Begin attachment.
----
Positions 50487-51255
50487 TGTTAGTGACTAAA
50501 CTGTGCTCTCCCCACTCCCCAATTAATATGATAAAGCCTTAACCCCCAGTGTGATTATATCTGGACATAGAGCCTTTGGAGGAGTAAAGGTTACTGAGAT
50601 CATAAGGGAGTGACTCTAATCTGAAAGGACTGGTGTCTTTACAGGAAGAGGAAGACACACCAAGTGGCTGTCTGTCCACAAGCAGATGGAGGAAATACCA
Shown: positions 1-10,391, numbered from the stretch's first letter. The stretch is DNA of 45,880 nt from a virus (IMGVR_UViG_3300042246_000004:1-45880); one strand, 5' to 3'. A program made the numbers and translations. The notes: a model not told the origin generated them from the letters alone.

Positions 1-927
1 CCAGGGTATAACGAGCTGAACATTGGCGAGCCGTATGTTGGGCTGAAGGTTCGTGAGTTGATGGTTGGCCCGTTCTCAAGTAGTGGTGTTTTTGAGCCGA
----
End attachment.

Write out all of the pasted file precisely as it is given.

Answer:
Positions 50487-51255
50487 TGTTAGTGACTAAA
50501 CTGTGCTCTCCCCACTCCCCAATTAATATGATAAAGCCTTAACCCCCAGTGTGATTATATCTGGACATAGAGCCTTTGGAGGAGTAAAGGTTACTGAGAT
50601 CATAAGGGAGTGACTCTAATCTGAAAGGACTGGTGTCTTTACAGGAAGAGGAAGACACACCAAGTGGCTGTCTGTCCACAAGCAGATGGAGGAAATACCA
Shown: positions 1-10,391, numbered from the stretch's first letter. The stretch is DNA of 45,880 nt from a virus (IMGVR_UViG_3300042246_000004:1-45880); one strand, 5' to 3'. A program made the numbers and translations. The notes: a model not told the origin generated them from the letters alone.

Positions 1-927
1 CCAGGGTATAACGAGCTGAACATTGGCGAGCCGTATGTTGGGCTGAAGGTTCGTGAGTTGATGGTTGGCCCGTTCTCAAGTAGTGGTGTTTTTGAGCCGA